Government unions are finding it easier to sue Uncle Sam than to bargain with him over working conditions. Barred by law from strikes, and limited in the scope of negotiations, federal organizations are turning more to the courts to force agencies to do what they want, or try to block them from doing things member oppose. Examples:

The National Federation of Federal Employes yesterday went to the Federal Labor Relations Authority (a precourt administrative procedure) asking it to block the Carter administration from extending "merit pay" to all Grade 13, 14 and 15 workers. There are 65,000 people here in those grades.

Merit pay, originally designed for managers and supervisors, guarantees employes only 50 percent of the regular October federal pay adjustment. To get more, employes have to win approval from their bosses, a new concept in government. There are signs, however, that the administration wants to extend the merit pay blanket to cover non-supervisory personnel. NFFE says this is against the law.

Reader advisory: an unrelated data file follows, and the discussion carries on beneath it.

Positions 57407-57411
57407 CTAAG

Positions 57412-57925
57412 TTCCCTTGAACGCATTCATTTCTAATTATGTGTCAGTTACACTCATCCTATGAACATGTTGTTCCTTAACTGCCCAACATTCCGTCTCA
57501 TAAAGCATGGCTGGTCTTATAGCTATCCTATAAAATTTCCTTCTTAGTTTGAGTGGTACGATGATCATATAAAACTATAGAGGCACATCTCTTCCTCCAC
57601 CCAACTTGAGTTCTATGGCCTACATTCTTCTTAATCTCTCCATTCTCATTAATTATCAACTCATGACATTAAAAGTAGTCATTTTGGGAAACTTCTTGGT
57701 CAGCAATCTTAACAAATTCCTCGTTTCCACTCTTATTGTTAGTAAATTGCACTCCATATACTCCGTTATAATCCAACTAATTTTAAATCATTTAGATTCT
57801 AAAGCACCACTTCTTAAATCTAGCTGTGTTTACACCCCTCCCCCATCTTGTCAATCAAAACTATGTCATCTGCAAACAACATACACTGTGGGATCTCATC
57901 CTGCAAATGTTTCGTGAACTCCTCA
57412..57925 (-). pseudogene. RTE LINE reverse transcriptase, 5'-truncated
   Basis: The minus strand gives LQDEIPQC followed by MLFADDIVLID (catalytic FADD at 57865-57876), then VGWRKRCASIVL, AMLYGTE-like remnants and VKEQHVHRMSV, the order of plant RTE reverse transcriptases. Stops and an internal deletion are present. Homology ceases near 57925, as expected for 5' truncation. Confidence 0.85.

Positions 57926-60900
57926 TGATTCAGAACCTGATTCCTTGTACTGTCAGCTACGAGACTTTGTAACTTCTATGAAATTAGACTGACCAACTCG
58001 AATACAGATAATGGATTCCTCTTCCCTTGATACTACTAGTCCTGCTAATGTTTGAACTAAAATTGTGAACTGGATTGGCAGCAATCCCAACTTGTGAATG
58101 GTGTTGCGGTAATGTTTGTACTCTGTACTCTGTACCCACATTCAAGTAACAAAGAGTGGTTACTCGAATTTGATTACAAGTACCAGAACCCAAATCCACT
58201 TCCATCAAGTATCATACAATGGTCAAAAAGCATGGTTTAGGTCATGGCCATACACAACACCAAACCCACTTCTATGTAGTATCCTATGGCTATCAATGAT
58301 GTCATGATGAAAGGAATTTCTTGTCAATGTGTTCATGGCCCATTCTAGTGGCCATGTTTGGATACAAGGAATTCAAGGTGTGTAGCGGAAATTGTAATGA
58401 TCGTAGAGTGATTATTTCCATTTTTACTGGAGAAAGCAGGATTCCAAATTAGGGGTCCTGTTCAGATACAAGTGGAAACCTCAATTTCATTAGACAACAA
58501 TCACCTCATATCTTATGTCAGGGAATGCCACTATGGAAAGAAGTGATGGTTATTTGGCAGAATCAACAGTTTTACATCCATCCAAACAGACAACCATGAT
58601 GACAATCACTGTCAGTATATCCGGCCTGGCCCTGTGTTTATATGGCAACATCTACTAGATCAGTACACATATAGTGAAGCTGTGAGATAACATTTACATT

The National Treasury Employes Union has gone to U.S. District Court here, seeking to force the government to pay higher mileage and per diem rates. The maximum per diem currently is $50 for selected highcost cites, $35 for most areas. Mileage payments now run between 18 cents and 19 cents per mile. NTEU says that is not enough, and the government should be more flexible to meet the expenses of employes who travel for it especially in an era where gasoline prices change -- upward -- almost daily.

The American Federation of Government Employes is seeking multimillion dollar refunds for federal workers forced to pay for parking. AFGE has taken its case -- that the unilateral decision to impose pay parking was illegal -- to U.S. District Court here. If it wins, President Carter's pay-parking program could be in real trouble and the government conceivably have to pay back fees workers have been charged since last fall.

A growing number of attorneys here are beginning to specialize in civil service personnel matters, to devote major portions of their practice to handling grievance actions brought by federal workers against agencies and individual bosses.

"Instead of having trial by combat through the negotion process," one union official said, "we have been forced into a situation where we have negotiation by trial."